Fermi National Accelerator Laboratory, located in the western suburbs of Chicago, has stood at the frontier of high-energy physics for nearly forty years. Since 1972, when the laboratory’s original particle accelerator began producing the world’s highest-energy protons for research, the government-supported scientific facility has been home to numerous scientific breakthroughs, including the discoveries of the top and bottom quarks. Fermilab is the first history of this laboratory and of its powerful accelerators told from the point of view of the people who built and used them for scientific discovery.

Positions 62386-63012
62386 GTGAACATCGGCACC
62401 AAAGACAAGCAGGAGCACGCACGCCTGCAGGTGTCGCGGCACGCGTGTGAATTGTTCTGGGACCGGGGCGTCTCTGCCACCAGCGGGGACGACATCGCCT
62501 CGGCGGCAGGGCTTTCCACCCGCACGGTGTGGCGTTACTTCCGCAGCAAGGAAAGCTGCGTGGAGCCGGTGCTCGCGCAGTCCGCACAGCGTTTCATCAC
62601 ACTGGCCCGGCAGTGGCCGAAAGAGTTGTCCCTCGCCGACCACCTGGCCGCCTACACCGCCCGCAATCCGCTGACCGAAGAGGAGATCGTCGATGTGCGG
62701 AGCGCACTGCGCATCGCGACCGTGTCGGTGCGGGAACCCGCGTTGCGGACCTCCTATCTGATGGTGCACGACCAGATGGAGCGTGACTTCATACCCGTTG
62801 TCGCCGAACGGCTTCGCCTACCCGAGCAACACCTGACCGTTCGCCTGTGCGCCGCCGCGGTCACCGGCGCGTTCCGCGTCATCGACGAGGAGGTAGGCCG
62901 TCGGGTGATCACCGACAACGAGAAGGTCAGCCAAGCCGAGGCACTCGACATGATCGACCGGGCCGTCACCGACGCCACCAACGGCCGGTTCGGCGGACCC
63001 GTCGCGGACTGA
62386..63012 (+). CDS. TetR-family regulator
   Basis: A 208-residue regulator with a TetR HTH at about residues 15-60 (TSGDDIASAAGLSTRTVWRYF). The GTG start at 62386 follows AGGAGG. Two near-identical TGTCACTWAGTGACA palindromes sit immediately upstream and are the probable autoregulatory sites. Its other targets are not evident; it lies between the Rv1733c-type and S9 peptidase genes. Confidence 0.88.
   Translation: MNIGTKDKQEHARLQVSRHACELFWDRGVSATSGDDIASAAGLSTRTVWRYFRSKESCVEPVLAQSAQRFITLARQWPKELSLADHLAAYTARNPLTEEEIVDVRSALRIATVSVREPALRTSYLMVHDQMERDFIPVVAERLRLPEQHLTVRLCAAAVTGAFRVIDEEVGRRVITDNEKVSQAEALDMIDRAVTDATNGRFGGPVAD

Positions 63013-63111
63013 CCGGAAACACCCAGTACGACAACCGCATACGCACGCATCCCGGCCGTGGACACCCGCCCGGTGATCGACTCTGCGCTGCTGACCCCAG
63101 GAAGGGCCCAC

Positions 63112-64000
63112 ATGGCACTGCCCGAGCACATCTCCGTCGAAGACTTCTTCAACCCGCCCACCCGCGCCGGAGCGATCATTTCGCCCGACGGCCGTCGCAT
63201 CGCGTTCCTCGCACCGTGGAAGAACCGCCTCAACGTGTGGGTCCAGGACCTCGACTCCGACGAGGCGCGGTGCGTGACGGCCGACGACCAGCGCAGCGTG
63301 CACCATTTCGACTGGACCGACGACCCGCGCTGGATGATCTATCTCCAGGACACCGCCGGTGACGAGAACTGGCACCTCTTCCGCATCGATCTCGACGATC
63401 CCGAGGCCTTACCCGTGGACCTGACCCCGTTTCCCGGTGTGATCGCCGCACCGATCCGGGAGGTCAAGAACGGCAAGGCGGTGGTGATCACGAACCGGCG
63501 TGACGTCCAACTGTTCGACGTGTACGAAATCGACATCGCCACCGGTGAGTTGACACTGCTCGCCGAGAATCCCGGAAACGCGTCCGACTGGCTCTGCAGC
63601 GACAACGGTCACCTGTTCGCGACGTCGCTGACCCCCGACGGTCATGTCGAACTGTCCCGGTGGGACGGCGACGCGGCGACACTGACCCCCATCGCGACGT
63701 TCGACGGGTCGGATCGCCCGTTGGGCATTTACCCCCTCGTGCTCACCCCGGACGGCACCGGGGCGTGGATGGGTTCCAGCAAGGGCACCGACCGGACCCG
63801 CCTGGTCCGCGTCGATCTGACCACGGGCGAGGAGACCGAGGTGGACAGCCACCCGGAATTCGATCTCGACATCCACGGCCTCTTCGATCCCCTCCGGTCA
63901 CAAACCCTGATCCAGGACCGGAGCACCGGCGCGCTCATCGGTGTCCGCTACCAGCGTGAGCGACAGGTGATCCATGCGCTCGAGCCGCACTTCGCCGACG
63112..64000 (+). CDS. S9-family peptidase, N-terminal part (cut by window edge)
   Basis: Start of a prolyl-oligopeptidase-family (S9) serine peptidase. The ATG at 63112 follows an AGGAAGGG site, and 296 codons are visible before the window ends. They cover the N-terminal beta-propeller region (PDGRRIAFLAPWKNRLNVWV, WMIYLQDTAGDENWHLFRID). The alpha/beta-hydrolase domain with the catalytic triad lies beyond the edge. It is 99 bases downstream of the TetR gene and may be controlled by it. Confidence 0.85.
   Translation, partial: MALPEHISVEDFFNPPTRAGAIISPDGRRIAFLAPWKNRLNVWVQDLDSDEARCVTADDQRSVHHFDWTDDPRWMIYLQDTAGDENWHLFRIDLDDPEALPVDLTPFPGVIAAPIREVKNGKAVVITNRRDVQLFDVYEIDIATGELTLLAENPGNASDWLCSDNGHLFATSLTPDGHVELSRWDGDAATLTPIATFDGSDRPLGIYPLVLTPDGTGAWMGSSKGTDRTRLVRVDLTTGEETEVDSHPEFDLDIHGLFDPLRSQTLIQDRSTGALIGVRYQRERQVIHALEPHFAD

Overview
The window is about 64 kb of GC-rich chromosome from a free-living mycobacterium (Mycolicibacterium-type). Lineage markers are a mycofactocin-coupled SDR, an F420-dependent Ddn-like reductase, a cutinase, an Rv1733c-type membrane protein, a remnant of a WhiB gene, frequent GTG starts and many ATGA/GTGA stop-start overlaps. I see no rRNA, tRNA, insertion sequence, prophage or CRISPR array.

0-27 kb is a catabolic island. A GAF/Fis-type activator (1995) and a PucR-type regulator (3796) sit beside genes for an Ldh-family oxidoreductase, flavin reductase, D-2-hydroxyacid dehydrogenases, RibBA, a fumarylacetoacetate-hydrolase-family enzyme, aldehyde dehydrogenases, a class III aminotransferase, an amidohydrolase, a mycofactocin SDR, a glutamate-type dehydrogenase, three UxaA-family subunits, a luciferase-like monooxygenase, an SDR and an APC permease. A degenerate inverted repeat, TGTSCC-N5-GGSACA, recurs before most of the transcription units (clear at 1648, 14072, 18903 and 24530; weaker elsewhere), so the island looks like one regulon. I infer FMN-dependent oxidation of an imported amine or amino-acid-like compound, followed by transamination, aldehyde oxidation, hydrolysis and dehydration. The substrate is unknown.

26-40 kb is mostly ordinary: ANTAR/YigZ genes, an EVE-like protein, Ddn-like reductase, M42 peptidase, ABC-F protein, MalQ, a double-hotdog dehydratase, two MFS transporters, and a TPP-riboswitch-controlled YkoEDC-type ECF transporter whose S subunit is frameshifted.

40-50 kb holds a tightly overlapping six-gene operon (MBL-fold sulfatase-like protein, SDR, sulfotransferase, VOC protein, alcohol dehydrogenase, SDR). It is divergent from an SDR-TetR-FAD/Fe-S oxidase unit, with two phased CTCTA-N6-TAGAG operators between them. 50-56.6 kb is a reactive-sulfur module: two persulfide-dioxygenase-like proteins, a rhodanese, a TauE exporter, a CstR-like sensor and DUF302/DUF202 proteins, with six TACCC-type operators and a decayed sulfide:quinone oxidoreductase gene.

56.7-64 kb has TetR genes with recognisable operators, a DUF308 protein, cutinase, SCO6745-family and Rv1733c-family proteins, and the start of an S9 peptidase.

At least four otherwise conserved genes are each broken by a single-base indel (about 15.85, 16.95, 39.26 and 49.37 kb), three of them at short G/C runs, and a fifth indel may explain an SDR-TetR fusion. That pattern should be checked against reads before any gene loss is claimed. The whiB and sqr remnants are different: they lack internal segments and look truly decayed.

Focusing on the first two decades of research at Fermilab, during the tenure of the laboratory’s charismatic first two directors, Robert R. Wilson and Leon M. Lederman, the authors trace the rise of what they call “megascience,” the collaborative struggle to conduct large-scale international experiments in a climate of limited federal funding. This dramatic period of innovation was shaped by an inevitable tension between Fermilab’s pioneering ethos and the practical constraints of tightened budgets.
Fermilab illuminates the growth of the modern research laboratory during the Cold War and captures the drama of human exploration at the cutting edge of science. It is essential reading for anyone interested in regional history, the history of physics, or institutional history.